# Recipe 6.2 Looping Through an Array

#### 6.2.1 Problem

You want to access or process all of the elements of an array in sequential order.

#### 6.2.2 Solution

Use a for loop that increments an index variable from 0 to Array.length - 1. Use the index to access each element in turn.

#### 6.2.3 Discussion

To access the values stored in the elements of an array, loop through the array's elements using a for loop. Because the first index of an array is 0, the index variable in the for statement should start at 0. The last index of an array is always 1 less than the length property of that array. Within the for statement, you can use the loop index variable within square brackets to access array elements. For example:

`myArray = ["a", "b", "c"]; for (var i = 0; i < myArray.length; i++) {   // Display the elements in the Output window.   trace("Element " + i + ": " + myArray[i]); }`

The looping index variable (i in the example code) should range from 0 to one less than the value of the length property. Remember that the last index of an array is always one less than its length.

Alternatively, you can also use a for statement that loops backward from Array.length - 1 to 0, decrementing by one each time. Looping backward is useful when you want to find the last matching element rather than the first (see Recipe 6.3). For example:

`myArray = ["a", "b", "c"]; for (var i = myArray.length - 1; i >= 0; i--){   // Display the elements in the Output window in reverse order.   trace("Element " + i + ": " + myArray[i]); }`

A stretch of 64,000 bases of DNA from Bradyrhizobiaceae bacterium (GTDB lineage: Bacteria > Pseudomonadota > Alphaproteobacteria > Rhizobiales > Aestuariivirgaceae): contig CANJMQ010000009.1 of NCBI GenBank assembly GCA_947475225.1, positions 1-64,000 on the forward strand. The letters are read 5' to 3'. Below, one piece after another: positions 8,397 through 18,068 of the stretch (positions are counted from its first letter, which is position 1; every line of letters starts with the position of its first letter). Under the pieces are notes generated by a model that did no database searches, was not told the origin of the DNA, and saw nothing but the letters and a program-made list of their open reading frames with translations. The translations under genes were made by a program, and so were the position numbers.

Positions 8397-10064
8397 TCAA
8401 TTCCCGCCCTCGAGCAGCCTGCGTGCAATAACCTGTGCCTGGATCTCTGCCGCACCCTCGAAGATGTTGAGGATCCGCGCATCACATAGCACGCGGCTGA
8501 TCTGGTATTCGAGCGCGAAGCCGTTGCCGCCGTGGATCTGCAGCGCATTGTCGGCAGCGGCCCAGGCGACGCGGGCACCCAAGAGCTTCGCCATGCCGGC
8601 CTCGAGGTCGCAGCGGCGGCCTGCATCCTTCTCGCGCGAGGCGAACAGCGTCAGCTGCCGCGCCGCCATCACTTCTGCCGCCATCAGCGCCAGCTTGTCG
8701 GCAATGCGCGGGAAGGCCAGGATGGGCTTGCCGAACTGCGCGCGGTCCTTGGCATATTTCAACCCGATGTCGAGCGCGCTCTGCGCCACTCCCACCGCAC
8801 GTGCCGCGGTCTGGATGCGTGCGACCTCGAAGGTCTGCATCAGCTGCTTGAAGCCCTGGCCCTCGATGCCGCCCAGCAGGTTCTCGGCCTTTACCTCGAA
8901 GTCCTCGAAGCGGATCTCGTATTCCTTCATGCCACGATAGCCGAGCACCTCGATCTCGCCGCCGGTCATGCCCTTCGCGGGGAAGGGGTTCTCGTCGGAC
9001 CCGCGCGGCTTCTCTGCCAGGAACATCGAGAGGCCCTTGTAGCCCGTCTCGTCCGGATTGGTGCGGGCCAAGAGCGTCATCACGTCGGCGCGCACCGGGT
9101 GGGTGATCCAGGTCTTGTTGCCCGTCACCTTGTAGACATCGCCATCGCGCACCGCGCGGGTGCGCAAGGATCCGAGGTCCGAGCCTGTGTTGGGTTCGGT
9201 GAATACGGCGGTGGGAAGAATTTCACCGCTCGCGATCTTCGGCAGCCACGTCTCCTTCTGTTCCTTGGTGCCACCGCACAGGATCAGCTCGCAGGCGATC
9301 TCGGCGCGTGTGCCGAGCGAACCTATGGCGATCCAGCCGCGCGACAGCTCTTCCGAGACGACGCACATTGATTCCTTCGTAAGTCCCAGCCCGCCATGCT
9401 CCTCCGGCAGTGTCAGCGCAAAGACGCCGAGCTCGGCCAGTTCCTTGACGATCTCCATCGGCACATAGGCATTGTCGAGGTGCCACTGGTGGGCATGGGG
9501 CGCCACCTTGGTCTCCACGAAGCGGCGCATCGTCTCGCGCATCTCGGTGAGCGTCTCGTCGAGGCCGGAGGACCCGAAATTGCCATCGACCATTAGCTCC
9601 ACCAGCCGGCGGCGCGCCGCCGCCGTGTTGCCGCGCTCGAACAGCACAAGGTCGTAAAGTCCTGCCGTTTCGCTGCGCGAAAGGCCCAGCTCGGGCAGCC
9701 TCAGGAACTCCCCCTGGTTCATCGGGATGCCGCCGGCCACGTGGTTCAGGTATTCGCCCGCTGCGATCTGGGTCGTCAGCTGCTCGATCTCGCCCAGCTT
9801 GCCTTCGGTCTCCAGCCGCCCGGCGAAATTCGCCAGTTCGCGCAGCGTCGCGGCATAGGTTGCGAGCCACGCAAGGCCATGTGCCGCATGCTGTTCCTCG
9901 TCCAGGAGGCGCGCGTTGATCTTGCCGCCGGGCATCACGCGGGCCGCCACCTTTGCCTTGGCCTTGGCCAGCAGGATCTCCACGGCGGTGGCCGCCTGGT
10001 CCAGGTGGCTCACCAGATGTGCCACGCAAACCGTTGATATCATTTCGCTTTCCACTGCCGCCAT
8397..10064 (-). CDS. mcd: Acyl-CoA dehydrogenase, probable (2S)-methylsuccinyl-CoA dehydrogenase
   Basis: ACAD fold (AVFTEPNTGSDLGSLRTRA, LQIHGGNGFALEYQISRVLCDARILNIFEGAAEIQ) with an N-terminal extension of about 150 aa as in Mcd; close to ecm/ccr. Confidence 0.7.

There are many examples in which you might want to loop through all the elements of an array. For example, by looping through an array containing references to movie clips, you can perform a particular action on each of the movie clips:

`for (var i = 0; i < myArray.length; i++){   // Move each movie clip one pixel to the right.   myArray[i]._x++; }`

You can improve the performance of a loop by storing the array's length in a variable rather than computing it during each loop iteration. For example:

`var len = myArray.length; for (var i = 0; i < len; i++){   // Move each movie clip one pixel to the right.   myArray[i]._x++; }`

This works as expected only if the length of the array does not change during the loop, which assumes that elements are not being added or removed.

See Recipe 5.5 for some correct and incorrect ways to loop through characters in a string. See Recipe 6.13 for details on enumerating elements of an associative array. ActionScript 3.0 Cookbook: Solutions for Flash Platform and Flex Application Developers
ISBN: 0596526954
EAN: 2147483647
Year: 2005
Pages: 425

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